Temperatures plunge as cold weather hits Midwest

The cold weather stranded travelers in airports as weather stations recorded record lows.

Anthony Souffle/AP
A parks worker in Minneapolis sprays water to form an ice skating rink as temperatures dropped below zero last Thursday.

Temperatures plunged to minus 20 degrees and lower across much of the northern Plains overnight as a fresh surge of bitter arctic air reached into the Midwest.

Weather-related delays at Indianapolis International Airport caused about 100 passengers to spend the night in the terminal, but most travelers were on their way Sunday morning.

Chicago police said a commercial plane slid off a runway early Sunday at O'Hare International Airport. There were no injuries reported from the incident just after 1 a.m.

Bismarck, North Dakota, posted a new record low for the date of Dec. 17 with 31 degrees below zero on Saturday before midnight, said National Weather Service meteorologist Zachary Hargrove. Linton, North Dakota, was even colder at minus 33 degrees early Sunday.

Colorado residents were digging out after up to 16 inches of snow fell across the state on Saturday, stranding motorists and leaving some areas of the state with subzero temperatures on Sunday. The National Weather Service said the thermometer dipped to 27 degrees below zero in Limon. Breckenridge reported the most snow, with 16 inches that gave skiers and snowboarders the heavy snow they have been hoping for all season.

Snow and freezing rain led to numerous highway accidents, some serious. Perhaps the biggest accident was in Baltimore, when a tanker carrying gasoline skidded off a highway and exploded, killing two people and causing a nearly 70-vehicle pileup on Interstate 95, authorities said. Hospital officials said nearly two dozen people were treated for injuries including broken bones and head trauma. A total of seven remained hospitalized Sunday with two in critical condition, two in serious condition and three in fair condition.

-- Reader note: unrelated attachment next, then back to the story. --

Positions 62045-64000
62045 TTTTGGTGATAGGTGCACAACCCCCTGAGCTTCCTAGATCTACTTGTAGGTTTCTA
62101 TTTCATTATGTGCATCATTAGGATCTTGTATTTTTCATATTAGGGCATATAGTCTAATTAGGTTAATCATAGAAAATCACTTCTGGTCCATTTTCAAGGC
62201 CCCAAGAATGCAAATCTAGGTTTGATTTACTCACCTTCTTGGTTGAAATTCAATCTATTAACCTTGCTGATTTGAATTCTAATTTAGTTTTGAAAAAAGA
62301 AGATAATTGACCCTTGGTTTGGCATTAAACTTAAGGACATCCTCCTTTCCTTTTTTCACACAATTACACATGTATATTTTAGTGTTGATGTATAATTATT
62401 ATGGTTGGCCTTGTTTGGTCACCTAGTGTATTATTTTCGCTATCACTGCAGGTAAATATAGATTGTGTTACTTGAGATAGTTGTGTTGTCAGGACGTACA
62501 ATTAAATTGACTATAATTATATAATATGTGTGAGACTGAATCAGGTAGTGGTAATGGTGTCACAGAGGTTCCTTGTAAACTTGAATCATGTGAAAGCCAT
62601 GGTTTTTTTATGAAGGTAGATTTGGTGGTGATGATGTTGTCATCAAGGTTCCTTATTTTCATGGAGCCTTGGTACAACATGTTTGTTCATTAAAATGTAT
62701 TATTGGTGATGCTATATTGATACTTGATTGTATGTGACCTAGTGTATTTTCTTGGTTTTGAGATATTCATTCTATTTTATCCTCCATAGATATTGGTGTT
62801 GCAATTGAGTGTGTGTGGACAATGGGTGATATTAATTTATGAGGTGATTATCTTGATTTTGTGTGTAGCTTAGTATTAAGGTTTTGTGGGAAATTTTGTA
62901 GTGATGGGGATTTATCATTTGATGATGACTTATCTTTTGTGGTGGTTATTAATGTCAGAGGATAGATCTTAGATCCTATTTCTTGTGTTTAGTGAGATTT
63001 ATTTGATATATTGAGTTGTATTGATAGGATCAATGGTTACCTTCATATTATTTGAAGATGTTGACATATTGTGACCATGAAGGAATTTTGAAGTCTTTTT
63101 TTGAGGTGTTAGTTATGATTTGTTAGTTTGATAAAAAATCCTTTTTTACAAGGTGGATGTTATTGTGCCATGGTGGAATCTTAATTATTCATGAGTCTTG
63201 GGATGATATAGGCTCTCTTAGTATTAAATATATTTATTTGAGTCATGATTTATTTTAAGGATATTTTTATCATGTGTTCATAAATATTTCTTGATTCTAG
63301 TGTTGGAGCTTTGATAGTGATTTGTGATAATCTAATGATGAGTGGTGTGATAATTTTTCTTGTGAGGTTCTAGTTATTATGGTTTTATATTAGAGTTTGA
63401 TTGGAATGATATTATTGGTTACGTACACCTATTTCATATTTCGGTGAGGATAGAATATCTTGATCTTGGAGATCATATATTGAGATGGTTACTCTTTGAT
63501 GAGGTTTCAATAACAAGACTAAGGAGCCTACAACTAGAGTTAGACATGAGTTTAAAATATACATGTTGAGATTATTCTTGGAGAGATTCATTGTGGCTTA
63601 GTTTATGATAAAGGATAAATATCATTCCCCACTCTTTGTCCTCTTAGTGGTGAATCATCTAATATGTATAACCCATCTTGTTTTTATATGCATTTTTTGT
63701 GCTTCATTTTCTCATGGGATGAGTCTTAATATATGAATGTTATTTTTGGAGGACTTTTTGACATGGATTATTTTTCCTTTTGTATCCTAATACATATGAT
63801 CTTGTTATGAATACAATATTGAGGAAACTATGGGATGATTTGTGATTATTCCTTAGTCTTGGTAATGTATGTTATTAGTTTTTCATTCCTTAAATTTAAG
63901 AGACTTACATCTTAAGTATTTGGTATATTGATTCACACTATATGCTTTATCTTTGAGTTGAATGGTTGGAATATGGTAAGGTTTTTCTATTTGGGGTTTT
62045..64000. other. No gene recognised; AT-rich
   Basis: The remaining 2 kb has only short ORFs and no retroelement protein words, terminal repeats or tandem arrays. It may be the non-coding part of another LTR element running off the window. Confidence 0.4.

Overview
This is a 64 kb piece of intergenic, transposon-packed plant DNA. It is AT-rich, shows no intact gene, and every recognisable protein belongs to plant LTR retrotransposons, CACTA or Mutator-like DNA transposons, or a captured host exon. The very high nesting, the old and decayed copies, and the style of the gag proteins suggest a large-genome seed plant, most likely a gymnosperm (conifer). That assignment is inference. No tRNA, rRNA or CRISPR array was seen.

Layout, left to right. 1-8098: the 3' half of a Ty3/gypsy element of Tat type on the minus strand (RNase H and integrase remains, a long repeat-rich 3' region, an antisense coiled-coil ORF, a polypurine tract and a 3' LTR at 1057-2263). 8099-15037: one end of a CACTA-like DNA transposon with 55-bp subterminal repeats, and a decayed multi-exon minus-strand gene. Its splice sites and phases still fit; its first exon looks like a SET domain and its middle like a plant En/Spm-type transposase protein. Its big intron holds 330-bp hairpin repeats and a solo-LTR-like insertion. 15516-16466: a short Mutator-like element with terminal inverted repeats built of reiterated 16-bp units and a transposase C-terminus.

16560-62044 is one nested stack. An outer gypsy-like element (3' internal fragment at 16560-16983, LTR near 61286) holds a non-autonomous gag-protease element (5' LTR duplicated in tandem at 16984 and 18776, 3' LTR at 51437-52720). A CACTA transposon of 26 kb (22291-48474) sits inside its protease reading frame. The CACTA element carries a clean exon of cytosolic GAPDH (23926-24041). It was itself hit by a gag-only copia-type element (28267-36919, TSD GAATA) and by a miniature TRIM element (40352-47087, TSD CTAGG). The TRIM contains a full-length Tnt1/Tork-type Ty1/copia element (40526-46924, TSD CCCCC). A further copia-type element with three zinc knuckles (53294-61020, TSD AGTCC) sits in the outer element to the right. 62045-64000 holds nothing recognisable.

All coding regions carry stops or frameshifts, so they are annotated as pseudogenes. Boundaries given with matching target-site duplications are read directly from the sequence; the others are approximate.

In southwestern Michigan, icy conditions appear to have played a role in a crash that killed a 73-year-old motorist. There were dozens of crashes in Indiana — two of them with fatalities — due to freezing rain and ice. The roads were so slick that authorities had to move motorists stranded on an overpass with a ladder.

In Ohio, a Columbus woman died Saturday when her car skidded off a slick road, authorities said.

In Virginia, a Fairfax County firetruck slid off an icy road while responding to a crash, but no one was injured.

In North Carolina, police and emergency workers reported more than 100 crashes in Raleigh and Charlotte as the drizzle combined with temperatures below freezing to create dangerous icy patches.

In Missouri, Jared Leighton, a meteorologist with the National Weather Service in Pleasant Hill, said Sunday the winter storm Saturday left 2 to 4 inches of snow in Missouri and was followed by sub-zero temperatures early Sunday.

Leighton said a "gentle warmup" is expected.

"It's still going to be rather cold, but when you start with minus 9 anything is going to feel warm," he said. "We'll struggle to get out of the single digits," he said Sunday. "We might get to 10 degrees today."

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